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Rental Scams

Are you looking for the next place that you can call home?

Unfortunately, some people may take advantage of your situation and try to scam you out of money or personal information. Here are some tips and questions to ask yourself when you're looking for your next home.

  1. Check the going rates for similar types of apartments in the area. If the price they have quoted is below the average going rate, question it - and remember, "If it's too good to be true, it probably is."
  2. Be cautious when individuals state they are acting on behalf of an absentee landlord and then they request first and last month's rent, as well as a damage deposit. The owner of the property needs to be available in case issues arise so verify the landlords identity. If it is a management company verify the company with the BBB. A true landlord will meet in person and will have access to the property at all times. A scammer will meet with you however will make excuses for not having access to the home.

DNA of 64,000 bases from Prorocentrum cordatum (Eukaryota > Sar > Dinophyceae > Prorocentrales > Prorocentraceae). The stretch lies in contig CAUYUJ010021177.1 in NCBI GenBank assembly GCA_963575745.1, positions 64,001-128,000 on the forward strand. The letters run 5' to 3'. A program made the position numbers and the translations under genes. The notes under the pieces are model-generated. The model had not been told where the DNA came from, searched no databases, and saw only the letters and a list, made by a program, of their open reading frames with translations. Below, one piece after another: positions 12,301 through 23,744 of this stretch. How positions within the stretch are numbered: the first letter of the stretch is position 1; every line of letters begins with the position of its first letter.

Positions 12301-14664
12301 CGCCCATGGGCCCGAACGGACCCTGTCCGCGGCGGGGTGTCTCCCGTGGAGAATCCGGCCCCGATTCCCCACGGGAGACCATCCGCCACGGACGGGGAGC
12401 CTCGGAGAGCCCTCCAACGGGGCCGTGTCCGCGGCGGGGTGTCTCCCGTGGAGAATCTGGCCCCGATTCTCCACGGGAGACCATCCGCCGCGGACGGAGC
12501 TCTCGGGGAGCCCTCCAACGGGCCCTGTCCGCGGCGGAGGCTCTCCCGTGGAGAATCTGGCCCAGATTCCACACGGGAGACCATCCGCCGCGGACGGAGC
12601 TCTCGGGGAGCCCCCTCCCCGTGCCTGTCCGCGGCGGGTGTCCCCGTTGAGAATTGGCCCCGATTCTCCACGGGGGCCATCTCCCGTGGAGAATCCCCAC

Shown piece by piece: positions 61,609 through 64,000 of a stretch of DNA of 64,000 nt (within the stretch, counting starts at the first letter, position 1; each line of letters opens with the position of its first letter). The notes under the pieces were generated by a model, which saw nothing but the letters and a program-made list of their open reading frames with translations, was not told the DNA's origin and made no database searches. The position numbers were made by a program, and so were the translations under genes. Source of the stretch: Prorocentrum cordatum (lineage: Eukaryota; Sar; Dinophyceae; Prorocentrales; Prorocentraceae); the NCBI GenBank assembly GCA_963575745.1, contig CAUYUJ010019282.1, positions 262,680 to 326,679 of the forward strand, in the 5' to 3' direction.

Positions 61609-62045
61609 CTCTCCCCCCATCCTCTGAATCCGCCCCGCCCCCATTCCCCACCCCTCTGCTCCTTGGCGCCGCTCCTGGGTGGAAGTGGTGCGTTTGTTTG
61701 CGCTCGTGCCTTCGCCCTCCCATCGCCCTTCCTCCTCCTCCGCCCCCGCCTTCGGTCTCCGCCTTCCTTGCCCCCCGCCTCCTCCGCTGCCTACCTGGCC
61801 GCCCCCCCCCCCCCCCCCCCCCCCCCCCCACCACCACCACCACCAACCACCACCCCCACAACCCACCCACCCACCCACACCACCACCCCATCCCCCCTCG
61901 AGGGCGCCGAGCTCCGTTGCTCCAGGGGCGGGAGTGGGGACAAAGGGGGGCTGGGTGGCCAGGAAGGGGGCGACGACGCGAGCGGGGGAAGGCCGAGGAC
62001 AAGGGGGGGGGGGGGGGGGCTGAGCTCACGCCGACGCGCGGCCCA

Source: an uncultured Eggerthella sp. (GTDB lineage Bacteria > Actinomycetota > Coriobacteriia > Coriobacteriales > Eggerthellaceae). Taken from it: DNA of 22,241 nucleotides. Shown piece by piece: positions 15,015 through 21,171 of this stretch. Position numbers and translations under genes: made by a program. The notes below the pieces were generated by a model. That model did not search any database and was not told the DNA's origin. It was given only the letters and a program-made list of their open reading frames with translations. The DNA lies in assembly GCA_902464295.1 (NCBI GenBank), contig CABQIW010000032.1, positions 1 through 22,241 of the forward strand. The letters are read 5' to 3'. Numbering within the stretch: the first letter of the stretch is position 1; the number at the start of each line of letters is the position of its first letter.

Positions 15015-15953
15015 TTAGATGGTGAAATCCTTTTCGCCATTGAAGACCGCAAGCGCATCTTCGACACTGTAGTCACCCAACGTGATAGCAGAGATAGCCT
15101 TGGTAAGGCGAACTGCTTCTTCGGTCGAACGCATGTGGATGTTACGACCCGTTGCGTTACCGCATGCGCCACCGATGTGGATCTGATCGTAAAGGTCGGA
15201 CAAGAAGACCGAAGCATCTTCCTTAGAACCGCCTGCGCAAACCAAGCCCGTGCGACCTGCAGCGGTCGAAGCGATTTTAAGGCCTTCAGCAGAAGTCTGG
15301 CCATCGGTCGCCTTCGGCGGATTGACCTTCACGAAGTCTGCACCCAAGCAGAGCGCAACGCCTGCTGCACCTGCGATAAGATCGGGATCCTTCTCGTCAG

3. A true landlord will be professional and will treat the prospective renter as a business client. They will not try to ‘con’ someone into renting by using emotional ques or tragic personal stories.
  4. Ensure the rental ad has not been altered. Conduct online searches for the property in question. Look for other advertisements with different contact names and numbers. This could be a sign of a scam. Also, make sure the address is real to begin with. A lot of scammers will make up property addresses altogether.
  5. Do not wire or send money for a damage deposit or a rental agreement. Pay by personal cheque not cash or a money order, these methods are used to remove the traceability of the payment.
  6. Never provide personal information.

Questions to yourself:

  1. Does the price seem low for the neighbourhood? If yes, it might be a scam.
  2. Have you checked Google Street View and do the pictures in the ads match? If no, it might be a scam.
  3. Is a free email account being used by the landlord (e.g., gmail, yahoo, or hotmail)? If yes, it might be a scam.
  4. Is the rental listed elsewhere with different photos or contact information? If yes, it might be a scam.
  5. Does the owner claim to have an elevated title (e.g., reverend, doctor, or missionary)? If yes, it might be a scam.
  6. Does the owner's name match the public records? If no, it might be a scam.
  7. Is the rental description poorly formatted and written in bad English? If yes, it might be a scam.
  8. Do the photos seem off (e.g., is there a photo of a ski lodge when the rental location is said to be in Miami). If yes, it might be a scam.